Episode 2: Erich
He loves to snowboard, wakeboard and surf, but this extreme athlete isn’t sure if he’s ready to make the biggest move of his life.
The show you are watching is real. These people are not actors. You will follow a potential Army recruit with a backstage pass as they learn about Army life, careers and themselves. At the end, they’ll make a life-changing decision. Join the Army or remain a civilian. This recruit’s journey starts now.
Indirect fire units like artillery or mortars fire from a distance to targets they can’t see. That’s where the forward observer comes in. Working dangerously close to enemy lines, he scouts ahead to find an observation point close to an enemy position. He then radios coordinates back to the artillery, guiding their fire power over the heads of friendly troops and onto the enemy target.
Quick thinking and skilled performance under extreme stress — that’s what it takes to be a forward observer. One young man is about to experience their world-class training.
My name’s Erich Dalke, I’m from Vancouver, Washington, I’m 27 years old, and I’m thinking about joining the Army.
Look how nice it is.
We are really supportive in each other’s decisions, and we work really well together as a team.
What do you think about me joining the Army, if I decide to? You know, if I like it.
Obviously it’s going to be a life change for me and you, so…
It’s a huge decision; we’re on a team so we’ll decide together.
Yes we will.
My wife is really open to it, which is nice. Being deployed, away from my family, will probably be one of the hardest things from joining the Army.
Meet Staff Sergeant Van Forbes. He’s been deployed twice to both Iraq and Afghanistan. He’s airborne qualified and wears the Combat Action badge.
Alright everyone, listen up. This is Erich Dalke, he’s going to be tagging along with us the next few days, wants to know what it’s like to be a forward observer in the United States Army.
For Erich to even sample what’s expected of a 13 Foxtrot, he needs serious training in forward observer skills.
Have you identified your target?
FTC, this is FO just fired. Pull her over.
Just fire. Pull her out.
Safe house in tree line over.
This is the ultimate test of a forward observer’s training and skill — adjusting incoming artillery rounds to bring them directly onto the target.
We’re over the target, so…automatic correction...
So I just say, drop 400, over.
There’s definitely some stuff that I was struggling with through the class, but it’s, I think that comes with time and practice.
Erich has sampled the mental challenges of the forward observer’s job. Now he’ll get a taste its demanding physical standards.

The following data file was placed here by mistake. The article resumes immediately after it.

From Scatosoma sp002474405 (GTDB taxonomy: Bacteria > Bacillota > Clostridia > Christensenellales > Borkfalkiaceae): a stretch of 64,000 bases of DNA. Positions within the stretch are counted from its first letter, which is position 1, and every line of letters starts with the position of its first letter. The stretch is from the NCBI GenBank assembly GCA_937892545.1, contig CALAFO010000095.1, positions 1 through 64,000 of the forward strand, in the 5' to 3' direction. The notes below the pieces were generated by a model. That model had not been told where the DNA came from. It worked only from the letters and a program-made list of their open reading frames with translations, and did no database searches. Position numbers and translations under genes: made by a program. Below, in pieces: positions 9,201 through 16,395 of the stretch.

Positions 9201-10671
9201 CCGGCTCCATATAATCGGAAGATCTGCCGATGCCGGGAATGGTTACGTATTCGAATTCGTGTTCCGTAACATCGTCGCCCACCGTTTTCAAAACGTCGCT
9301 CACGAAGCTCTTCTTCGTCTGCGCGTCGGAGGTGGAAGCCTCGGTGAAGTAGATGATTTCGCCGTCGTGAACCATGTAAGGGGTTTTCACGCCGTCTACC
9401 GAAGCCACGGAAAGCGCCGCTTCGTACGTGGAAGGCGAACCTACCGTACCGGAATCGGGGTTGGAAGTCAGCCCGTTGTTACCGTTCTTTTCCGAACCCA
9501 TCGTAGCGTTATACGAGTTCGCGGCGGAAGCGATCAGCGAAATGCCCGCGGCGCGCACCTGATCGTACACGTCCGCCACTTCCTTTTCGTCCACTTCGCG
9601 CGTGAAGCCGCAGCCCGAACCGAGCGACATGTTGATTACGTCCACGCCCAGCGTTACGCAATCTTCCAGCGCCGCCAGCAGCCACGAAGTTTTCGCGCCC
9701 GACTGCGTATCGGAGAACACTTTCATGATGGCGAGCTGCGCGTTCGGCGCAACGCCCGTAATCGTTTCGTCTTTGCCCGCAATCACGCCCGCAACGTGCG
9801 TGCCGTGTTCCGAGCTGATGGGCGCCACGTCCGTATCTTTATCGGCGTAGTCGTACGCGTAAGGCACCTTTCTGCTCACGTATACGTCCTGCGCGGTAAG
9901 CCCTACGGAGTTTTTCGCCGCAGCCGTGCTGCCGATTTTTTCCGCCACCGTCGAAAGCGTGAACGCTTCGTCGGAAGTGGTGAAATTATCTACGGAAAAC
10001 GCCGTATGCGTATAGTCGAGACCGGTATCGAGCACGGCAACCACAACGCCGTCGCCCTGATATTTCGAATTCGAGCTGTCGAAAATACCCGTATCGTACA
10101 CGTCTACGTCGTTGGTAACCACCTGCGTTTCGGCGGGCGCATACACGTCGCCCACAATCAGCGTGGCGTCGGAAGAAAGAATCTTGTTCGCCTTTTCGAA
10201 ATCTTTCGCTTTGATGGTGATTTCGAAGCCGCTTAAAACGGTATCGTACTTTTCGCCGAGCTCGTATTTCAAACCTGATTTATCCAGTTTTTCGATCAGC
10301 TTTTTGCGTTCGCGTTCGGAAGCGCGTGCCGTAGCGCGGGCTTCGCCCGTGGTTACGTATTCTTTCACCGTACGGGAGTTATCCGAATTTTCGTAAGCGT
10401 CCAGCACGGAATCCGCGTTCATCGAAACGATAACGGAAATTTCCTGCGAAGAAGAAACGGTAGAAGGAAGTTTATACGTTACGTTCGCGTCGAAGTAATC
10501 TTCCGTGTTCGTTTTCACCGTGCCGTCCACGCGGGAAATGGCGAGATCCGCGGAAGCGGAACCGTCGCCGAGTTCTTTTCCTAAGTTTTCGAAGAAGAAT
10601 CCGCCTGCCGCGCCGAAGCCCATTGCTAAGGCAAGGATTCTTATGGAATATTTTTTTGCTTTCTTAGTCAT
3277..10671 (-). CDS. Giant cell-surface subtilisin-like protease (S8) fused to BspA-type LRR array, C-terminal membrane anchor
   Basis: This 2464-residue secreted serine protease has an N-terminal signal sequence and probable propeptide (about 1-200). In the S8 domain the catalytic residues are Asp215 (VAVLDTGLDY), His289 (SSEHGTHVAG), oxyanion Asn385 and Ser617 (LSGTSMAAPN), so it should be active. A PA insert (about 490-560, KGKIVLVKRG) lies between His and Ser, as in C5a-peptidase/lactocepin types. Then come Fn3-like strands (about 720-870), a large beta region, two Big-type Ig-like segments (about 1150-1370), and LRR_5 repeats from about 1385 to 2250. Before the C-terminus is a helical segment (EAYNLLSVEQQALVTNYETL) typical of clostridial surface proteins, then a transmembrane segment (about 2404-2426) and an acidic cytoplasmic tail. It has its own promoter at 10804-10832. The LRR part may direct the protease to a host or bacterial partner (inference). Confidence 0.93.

This course looks pretty intimidating, Sergeant.
Yeah, it’s a smoker.
There you go.
Up. Jump out.
Go run another sprint. Think about it, come back.
Think about it? I already thought about it, bud.
Think about it.
They just keep running ya, so it just pushes you.
I want you to try that rope one more time.
Hey, I lost you a ways back there, Sergeant.
Let’s go, come on.
You stopped doing the exercises halfway through.
Dalke definitely started to get a little bit lippy, started disrespecting me a little bit. Get on the rope, let’s go.
Lead by example, bud.
[Inaudible] lazy, huh?
Get your pants up there, Dalke. We could do this all day long.
Come on, Dalke. Get up there.
Order and discipline is paramount in the Army, alright. Bad discipline’s infectious.
I got aggravated with him a couple times, but his discipline and everything is all just to better me as a Soldier.
This is Erich’s final test as a forward observer, in a live fire training mission with a real mortar team at his command.
Alright, that’s your target.
Standing by for fire mention when you’re ready.
Strike two, this is Able 9 Romeo. Adjust fire, polar.
Just fire out.
Direction 4-7-5-0. Distance 1600, over.
Roger safe house, open out.
Pretty close or right on it, I think.
The observer’s job isn’t done until he’s achieved effects on target. Erich’s gotta calculate precise adjustments and relay them to the mortar battery miles away.
Alright, first, what’s your automatic correction going to be?
Drop 100, over.
That’s it. The coordinates are dialed in and it’s time to fire for effect, and eliminate the target.
Add 5-0, fire for effect, over.
Alright, so you got two rounds on both sides. Let’s see where the next two land.
Drops complete, standing by for BDA, over.
It was definitely awesome to see those, the ground hit where I call them in.
Hey Erich, good to see you. Now it’s time to make your final decision. Do you want to join the U.S. Army or remain a civilian?
Back To Top